Uncle Dannell answered them both at once. The very Reverend Hampton tends to his flock by supporting schemes like this - a shantytown jury-rigged from a stolen warehouse. He can t just stick to his breadlines and soup kitchens. Oh, no. He tends to men who ve abandoned their families and now only care about themselves. When Uncle Dannell scuffed his boot savagely on the ground, Dog Bob backed out of the way. My brother is somewhere out there - Uncle Dannell s voice was getting louder - though heaven knows where he s skulking. His cheeks were bright pink now. His eyes flashed.
Elsie had heard him talk like this often enough. Nan called it getting aerated.
And he hadn t finished yet. My brother. Your father. Just as bad as this lot. He prodded one yellowed finger into Elsie s chest. But don t you worry. Now he stabbed his own chest with his finger. I will take care of my family even if your no-good father won t. You can rely on that.
Elsie thought she should defend Father. But what Uncle Dannell said was true. Her father had left them. Maybe now he was just another shacker in another shantytown somewhere. Maybe he had already forgotten all about his family stuck living in a garage behind what used to be their own house.
And she was confused about what her uncle said about the Reverend. Surely it was good to want to take care of people? The Reverend came by to visit Nan most days and was always kind. He got aerated sometimes too. Talking about unemployment and people who could no longer afford a doctor. And children with not enough to eat. He had strong views about the System and Society - whatever they were. He said it was his job to help all God s children. That made sense to her.
And now the latest, said Uncle Dannell. You ll have heard all about it. The man s all set to shut down the dance marathon.
He flapped his arms around him to keep warm, and Elsie moved away so she wouldn t get hit by his big meaty hands.
He spouts all kinds of rhetoric from the pulpit, Uncle Dannell went on. Nothing could stop him now. Banging on about degradation and humiliation. When people are just trying to make a bit of money. He offers the hand of charity to his hoboes. No questions asked. But a dance marathon that might allow a few poor folks to make a few bucks? Oh, no! We can t have that! He pulled up his collar and stuck his hands in his pockets. He was silent for a long time while Elsie and Scoop watched the men in the shantytown pouring tea into tin cans.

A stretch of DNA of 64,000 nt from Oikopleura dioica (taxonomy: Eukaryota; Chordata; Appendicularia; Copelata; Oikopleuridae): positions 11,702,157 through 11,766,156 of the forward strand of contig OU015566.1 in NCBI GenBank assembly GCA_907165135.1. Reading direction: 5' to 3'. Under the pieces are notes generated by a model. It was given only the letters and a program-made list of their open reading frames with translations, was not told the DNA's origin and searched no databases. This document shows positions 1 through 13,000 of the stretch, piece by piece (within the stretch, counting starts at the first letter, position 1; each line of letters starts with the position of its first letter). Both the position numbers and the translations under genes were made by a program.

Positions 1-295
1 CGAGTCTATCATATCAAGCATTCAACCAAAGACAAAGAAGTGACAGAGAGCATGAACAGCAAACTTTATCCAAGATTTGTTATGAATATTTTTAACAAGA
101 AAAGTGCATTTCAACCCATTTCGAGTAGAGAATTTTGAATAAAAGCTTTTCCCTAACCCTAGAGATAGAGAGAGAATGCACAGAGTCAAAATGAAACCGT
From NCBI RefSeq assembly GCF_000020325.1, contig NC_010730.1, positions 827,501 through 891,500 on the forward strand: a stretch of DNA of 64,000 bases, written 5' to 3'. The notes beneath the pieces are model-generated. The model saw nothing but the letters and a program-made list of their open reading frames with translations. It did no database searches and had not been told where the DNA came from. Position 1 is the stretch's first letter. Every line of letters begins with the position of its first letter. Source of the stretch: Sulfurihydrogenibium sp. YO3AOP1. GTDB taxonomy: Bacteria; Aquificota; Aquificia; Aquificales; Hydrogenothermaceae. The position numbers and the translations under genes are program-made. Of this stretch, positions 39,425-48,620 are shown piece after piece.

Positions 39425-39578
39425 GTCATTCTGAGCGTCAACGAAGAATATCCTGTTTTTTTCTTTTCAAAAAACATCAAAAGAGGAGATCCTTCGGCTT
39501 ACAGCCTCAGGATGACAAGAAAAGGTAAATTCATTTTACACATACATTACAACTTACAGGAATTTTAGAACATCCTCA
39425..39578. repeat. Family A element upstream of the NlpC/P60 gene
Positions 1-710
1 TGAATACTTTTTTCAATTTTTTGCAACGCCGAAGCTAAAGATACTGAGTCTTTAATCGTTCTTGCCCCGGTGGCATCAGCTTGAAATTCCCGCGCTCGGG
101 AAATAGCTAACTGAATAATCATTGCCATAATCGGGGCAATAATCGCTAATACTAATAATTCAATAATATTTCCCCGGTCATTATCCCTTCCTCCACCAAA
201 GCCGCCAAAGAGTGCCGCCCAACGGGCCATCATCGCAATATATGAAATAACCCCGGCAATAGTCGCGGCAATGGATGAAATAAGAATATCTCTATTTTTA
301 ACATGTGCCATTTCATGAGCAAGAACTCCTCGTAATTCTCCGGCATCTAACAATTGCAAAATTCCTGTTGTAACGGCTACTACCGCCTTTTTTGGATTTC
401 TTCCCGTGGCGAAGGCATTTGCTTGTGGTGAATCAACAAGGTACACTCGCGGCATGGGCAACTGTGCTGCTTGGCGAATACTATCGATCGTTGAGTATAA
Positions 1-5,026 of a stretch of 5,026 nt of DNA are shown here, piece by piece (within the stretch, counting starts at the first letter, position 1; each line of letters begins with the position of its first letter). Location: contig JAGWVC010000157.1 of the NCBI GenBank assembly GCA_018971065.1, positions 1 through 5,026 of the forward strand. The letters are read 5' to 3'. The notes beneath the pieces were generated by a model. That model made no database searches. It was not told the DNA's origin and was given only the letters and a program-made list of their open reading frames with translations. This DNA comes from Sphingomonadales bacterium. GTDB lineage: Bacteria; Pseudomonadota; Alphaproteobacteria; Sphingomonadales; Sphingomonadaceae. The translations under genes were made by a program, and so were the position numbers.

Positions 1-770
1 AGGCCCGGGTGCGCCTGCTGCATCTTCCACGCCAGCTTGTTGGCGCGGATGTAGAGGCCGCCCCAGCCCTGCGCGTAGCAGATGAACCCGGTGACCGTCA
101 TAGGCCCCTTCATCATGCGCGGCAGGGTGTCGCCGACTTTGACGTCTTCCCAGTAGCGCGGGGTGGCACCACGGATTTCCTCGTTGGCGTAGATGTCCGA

But enough of this, said Uncle Dannell. We came, we saw. Now let s skedaddle. Come on, you lot. You re going to be late for school.
He turned around and started walking, slapping his leg to bring Dog Bob to his side.
What s a dance marathon? Elsie wanted to ask Scoop. What s rhetoric? What s degradation? But he had grabbed her arm with his bony hand and was hurrying her away as he ran to keep up with Uncle Dannell. Did you interview someone? she asked Scoop when they d caught up. Before we got there?
No one would say a word, he told her. Because I m just a kid, I bet. But when I m famous? They ll be lining up to talk to me. He patted the bib of his overalls, where he d tucked his notebook. How about we find out more about these dance marathons your uncle was on about? After school?
School! There was a spelling bee today. And Elsie had not practiced one word. Did you study your list? she asked Scoop, skipping over a big puddle.
His hands were in his pocket as he kicked a stone along the street. Sure I did, he mumbled.
Elsie didn t believe him. Anyway, it wouldn t make a difference. Scoop, the newspaperman, was the worst speller in class. Probably in the whole school.
Elsie got top marks for spelling, but Miss Beeston kept her behind after school for sticking her tongue out at Jimmy Tipson when she should have been making a list of rivers of the world.
Scoop only got two out of twenty on his spelling test. He had to copy each word out thirty times before he was allowed to go. So it was nearly dark by the time they were let out of school, and they both had to go straight home.
T he next afternoon Elsie helped Scoop paint his mother s summer kitchen. It was his job as man of the house, he d explained to Elsie.